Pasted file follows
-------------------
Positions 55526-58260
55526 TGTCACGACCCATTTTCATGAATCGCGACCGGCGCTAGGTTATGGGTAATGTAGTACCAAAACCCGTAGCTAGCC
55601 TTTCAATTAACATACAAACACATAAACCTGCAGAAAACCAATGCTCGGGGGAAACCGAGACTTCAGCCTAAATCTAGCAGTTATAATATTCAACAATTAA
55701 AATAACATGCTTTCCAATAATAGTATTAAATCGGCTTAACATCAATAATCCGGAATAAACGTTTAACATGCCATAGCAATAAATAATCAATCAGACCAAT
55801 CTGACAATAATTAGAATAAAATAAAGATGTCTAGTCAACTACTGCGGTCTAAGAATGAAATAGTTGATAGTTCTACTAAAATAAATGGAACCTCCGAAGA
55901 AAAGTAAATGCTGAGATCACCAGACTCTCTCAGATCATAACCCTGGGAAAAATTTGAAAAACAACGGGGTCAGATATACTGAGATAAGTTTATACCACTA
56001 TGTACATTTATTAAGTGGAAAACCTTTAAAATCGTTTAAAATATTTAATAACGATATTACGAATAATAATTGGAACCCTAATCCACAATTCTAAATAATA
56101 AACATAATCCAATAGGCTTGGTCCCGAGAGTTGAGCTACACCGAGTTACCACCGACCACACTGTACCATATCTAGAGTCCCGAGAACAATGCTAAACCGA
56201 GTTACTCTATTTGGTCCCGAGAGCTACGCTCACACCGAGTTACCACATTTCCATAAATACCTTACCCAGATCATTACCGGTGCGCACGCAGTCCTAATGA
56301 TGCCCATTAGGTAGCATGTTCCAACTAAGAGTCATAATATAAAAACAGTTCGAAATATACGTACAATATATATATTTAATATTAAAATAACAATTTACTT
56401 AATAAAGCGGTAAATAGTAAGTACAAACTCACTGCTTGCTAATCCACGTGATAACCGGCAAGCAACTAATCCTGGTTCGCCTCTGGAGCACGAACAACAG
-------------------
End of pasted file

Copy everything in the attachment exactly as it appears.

Positions 55526-58260
55526 TGTCACGACCCATTTTCATGAATCGCGACCGGCGCTAGGTTATGGGTAATGTAGTACCAAAACCCGTAGCTAGCC
55601 TTTCAATTAACATACAAACACATAAACCTGCAGAAAACCAATGCTCGGGGGAAACCGAGACTTCAGCCTAAATCTAGCAGTTATAATATTCAACAATTAA
55701 AATAACATGCTTTCCAATAATAGTATTAAATCGGCTTAACATCAATAATCCGGAATAAACGTTTAACATGCCATAGCAATAAATAATCAATCAGACCAAT
55801 CTGACAATAATTAGAATAAAATAAAGATGTCTAGTCAACTACTGCGGTCTAAGAATGAAATAGTTGATAGTTCTACTAAAATAAATGGAACCTCCGAAGA
55901 AAAGTAAATGCTGAGATCACCAGACTCTCTCAGATCATAACCCTGGGAAAAATTTGAAAAACAACGGGGTCAGATATACTGAGATAAGTTTATACCACTA
56001 TGTACATTTATTAAGTGGAAAACCTTTAAAATCGTTTAAAATATTTAATAACGATATTACGAATAATAATTGGAACCCTAATCCACAATTCTAAATAATA
56101 AACATAATCCAATAGGCTTGGTCCCGAGAGTTGAGCTACACCGAGTTACCACCGACCACACTGTACCATATCTAGAGTCCCGAGAACAATGCTAAACCGA
56201 GTTACTCTATTTGGTCCCGAGAGCTACGCTCACACCGAGTTACCACATTTCCATAAATACCTTACCCAGATCATTACCGGTGCGCACGCAGTCCTAATGA
56301 TGCCCATTAGGTAGCATGTTCCAACTAAGAGTCATAATATAAAAACAGTTCGAAATATACGTACAATATATATATTTAATATTAAAATAACAATTTACTT
56401 AATAAAGCGGTAAATAGTAAGTACAAACTCACTGCTTGCTAATCCACGTGATAACCGGCAAGCAACTAATCCTGGTTCGCCTCTGGAGCACGAACAACAG